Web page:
At admission, the patient’s blood pressure was 120/80 mmHg, pulse rate was 78 beats/min, respiratory rate was 25 breaths/min, and body temperature was 36°C. Physical examination identified a reduced lung sound and percussion dullness in right lung field.
Peripheral blood test results indicated that the patient’s white blood cell count was 2,900/μL, hemoglobin level was 8.1 g/dL, platelet count was 50,000/μL, and prothrombin time (PT) was 19.5 seconds (PT ratio [PTR], 42%; international normalized ratio [INR], 1.74). Blood chemistry tests as followed: aspartate aminotransferase, 60 IU/L; alanine aminotransferase (ALT), 40 IU/L; alkaline phosphatase, 186 IU/L; total bilirubin, 2.48 mg/dL; total protein, 6.8 g/dL; albumin, 2.4 g/dL; creatinine, 1.0 mg/dL; and lactate dehydrogenase (LDH), 430 IU/L. The Child-Pugh score was 10 points and the Model for End-stage Liver Disease (MELD) score was 16 points. In pleural fluid analysis, the LDH level was 79 IU/L, protein was 835 mg/dL (8.35 g/dL), and albumin was 0.4 g/dL. Pleural fluid/serum total protein ratio was greater than 0.5, pleural fluid/serum LDH ratio was less than 0.6, and pleural fluid LDH was less than 200 U/L. According to Light’s criteria, exudate was evident, but serum-pleural fluid albumin gradient was 2.0 g/dL. So we decided it was transudate. A pleural acid-fast bacillus smear and bacterial culture were negative, and no malignant cell was detected. A simple chest X-ray and computed tomography showed significant right-sided hydrothorax  (Fig.1) . Tumor was shown as post RFA necrosis on S4 and S6. There was no portal vein thrombosis (Fig. 2A). TIPS placement was performed at once (Fig. 2B). After the procedure, the value of wedge hepatic venous pressure (WHVP) was decreased from 17 to 10 mmHg. The amount of pleural fluid decreased remarkably, as determined by a simple chest X-ray. The patient’s symptoms also improved, and he was discharged with a drug regimen of furosemide (80 mg) and amiloride (20 mg). During follow-up, there was no sign of TIPS associated hemolysis.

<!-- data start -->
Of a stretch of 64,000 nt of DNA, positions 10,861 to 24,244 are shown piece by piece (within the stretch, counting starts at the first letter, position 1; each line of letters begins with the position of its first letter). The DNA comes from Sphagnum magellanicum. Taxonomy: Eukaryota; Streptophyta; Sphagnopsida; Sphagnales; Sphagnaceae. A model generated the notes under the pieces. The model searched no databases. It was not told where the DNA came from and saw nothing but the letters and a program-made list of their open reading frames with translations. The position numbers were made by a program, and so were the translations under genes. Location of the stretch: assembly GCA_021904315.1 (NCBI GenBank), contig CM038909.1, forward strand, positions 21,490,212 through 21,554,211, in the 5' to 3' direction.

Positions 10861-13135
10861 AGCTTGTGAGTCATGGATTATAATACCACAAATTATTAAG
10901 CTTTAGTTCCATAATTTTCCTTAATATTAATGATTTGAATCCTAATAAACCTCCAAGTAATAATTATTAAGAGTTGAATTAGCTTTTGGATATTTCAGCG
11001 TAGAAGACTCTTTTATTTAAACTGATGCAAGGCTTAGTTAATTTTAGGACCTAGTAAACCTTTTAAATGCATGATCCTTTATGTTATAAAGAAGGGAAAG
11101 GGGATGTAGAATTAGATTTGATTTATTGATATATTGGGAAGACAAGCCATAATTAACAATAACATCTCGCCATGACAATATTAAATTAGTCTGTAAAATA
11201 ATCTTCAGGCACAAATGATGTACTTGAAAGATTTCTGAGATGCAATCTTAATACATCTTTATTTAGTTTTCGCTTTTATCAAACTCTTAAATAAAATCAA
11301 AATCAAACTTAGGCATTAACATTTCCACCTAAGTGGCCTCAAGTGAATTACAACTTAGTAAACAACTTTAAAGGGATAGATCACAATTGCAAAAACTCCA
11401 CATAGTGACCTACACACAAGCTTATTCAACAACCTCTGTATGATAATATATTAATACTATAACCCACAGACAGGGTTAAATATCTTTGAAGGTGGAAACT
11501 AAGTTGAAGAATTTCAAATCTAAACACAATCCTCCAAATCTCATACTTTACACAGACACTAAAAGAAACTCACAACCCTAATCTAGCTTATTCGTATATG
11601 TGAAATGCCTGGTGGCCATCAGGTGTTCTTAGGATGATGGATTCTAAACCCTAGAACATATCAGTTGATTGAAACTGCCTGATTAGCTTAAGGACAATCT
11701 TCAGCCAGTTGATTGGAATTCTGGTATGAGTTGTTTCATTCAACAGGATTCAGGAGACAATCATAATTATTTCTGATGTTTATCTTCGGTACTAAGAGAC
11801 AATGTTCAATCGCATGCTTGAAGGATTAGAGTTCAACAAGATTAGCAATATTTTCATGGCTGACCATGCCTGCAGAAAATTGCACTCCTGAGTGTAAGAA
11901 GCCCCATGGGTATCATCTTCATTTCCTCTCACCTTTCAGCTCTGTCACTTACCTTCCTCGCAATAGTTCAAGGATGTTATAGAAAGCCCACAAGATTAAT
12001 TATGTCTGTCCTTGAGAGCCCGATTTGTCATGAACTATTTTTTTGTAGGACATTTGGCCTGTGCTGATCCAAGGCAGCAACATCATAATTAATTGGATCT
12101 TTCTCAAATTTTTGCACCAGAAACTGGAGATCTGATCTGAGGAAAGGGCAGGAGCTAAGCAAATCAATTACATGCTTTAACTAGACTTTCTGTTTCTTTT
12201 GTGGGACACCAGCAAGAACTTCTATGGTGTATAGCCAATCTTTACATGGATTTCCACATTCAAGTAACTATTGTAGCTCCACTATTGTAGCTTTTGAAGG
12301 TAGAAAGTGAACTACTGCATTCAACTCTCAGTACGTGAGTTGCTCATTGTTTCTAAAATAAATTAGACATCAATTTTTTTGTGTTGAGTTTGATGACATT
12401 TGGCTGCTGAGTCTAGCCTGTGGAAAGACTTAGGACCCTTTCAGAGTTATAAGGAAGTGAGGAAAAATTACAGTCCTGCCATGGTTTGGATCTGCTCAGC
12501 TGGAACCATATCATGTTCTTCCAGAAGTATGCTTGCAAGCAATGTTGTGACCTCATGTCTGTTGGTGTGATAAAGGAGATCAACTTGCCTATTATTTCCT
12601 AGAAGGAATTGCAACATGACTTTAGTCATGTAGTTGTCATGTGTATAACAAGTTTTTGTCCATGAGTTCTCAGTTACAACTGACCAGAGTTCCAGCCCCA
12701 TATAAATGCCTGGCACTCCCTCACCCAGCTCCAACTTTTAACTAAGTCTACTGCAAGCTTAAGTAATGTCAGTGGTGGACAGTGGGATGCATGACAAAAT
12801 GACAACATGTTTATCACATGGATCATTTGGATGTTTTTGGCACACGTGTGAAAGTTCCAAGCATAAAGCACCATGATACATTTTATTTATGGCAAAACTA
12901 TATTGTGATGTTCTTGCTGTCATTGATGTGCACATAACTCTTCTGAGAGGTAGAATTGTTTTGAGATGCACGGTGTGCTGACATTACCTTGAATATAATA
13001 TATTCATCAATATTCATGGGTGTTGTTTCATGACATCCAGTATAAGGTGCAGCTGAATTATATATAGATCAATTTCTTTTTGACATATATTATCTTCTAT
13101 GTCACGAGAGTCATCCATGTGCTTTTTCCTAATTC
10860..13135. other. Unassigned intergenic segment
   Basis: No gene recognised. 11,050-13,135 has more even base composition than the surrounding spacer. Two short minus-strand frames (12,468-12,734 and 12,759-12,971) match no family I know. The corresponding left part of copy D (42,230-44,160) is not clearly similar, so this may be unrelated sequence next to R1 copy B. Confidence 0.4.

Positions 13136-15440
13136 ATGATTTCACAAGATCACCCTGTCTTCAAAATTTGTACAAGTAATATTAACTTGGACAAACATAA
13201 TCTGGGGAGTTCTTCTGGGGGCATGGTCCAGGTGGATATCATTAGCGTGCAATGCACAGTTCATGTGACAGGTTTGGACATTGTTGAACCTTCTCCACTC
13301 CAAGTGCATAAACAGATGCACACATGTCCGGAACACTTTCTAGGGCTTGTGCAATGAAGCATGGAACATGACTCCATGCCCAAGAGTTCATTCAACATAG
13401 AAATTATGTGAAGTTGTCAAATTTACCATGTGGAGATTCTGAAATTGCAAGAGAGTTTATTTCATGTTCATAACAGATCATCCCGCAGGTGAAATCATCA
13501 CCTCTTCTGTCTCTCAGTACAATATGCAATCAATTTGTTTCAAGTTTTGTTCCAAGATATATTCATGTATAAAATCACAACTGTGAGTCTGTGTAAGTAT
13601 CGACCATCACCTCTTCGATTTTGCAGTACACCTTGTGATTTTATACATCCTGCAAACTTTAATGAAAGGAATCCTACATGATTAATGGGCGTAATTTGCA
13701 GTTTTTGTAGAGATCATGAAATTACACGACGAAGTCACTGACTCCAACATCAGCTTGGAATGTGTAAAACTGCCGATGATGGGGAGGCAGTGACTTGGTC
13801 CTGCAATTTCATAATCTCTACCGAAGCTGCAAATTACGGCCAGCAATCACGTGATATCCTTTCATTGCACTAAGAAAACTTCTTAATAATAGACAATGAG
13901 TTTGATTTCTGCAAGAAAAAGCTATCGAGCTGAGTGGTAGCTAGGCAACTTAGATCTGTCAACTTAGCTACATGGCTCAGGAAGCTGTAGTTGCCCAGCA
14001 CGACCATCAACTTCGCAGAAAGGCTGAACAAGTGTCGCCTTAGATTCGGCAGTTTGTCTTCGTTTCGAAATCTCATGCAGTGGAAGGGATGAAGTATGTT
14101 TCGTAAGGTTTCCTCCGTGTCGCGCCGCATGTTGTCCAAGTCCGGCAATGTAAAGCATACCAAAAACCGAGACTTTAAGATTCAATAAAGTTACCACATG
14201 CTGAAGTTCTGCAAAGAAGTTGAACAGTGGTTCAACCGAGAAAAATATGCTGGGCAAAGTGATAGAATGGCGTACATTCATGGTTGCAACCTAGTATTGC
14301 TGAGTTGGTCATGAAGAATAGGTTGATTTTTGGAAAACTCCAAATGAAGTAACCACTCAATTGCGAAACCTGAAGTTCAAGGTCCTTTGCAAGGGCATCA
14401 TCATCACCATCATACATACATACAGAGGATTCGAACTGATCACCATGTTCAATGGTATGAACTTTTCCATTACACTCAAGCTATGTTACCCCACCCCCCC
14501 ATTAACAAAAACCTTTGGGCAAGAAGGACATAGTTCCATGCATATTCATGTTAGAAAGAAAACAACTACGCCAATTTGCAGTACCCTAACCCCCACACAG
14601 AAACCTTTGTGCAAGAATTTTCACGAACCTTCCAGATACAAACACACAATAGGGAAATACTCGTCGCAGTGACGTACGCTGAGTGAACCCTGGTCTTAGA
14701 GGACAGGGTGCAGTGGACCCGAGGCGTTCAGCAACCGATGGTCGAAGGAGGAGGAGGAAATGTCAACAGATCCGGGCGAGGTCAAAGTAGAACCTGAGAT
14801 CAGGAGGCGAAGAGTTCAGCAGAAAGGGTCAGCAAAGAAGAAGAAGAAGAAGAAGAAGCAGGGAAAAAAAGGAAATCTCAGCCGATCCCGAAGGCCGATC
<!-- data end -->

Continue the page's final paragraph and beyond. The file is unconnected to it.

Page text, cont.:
One year after TIPS placement, the patient again visited the hospital due to relapsed dyspnea. A blood test found a total bilirubin level of 4.3 mg/dL and PT of 23.6 seconds (PTR, 35%; INR, 2.12). Hepatic venography showed 75% stent thrombosis. The patient underwent angioplasty for TIPS revision. Thereafter, the WHVP was reduced from 16 to 5 mmHg and the patient’s symptoms improved. Also the hydrothorax was well controlled  (Fig.3) .
During follow-up period, the patient was admitted due to hepatic encephalopathy and received TACE due to a recurrence of hepatocellular carcinoma at 6 months after TIPS placement. He received 2nd balloon angioplasty for stent restenosis at 8 months after the first revision. He died of hepatic failure resulting from an aggravation of HCC.
Hepatic hydrothorax is one of several complications arising from portal hypertension in liver cirrhosis. In most cases, it is related to ascites. Transudate is thus evident on thoracic fluid analysis and the serum-pleural fluid albumin gradient is >1.1 g/dL. If combined with bacterial infection, spontaneous bacterial empyema can occur  [1] . Patients complain of dyspnea, chest pain, cough without sputum, fatigue from hypoxia, and so on. Thus, optimal treatments are required, but usually not effective as much as we expect. As in ascites, medical treatments such as a low salt diet and diuretics are commonly used. When it doesn’t work at maximal tolerated dose, this condition is defined as refractory hepatic hydrothorax, and surgical procedures should be considered. However, repetitive thoracentesis and chest tube drainage might worsen the patient’s quality of life and cause hyponatremia and hypoalbuminemia due to volume loss  [2] . Pleurodesis and peritoneovenous shunting cause rapid fluid re-accumulation and procedure-related complications  [3] . The only curative treatment for hepatic hydrothorax is liver transplantation.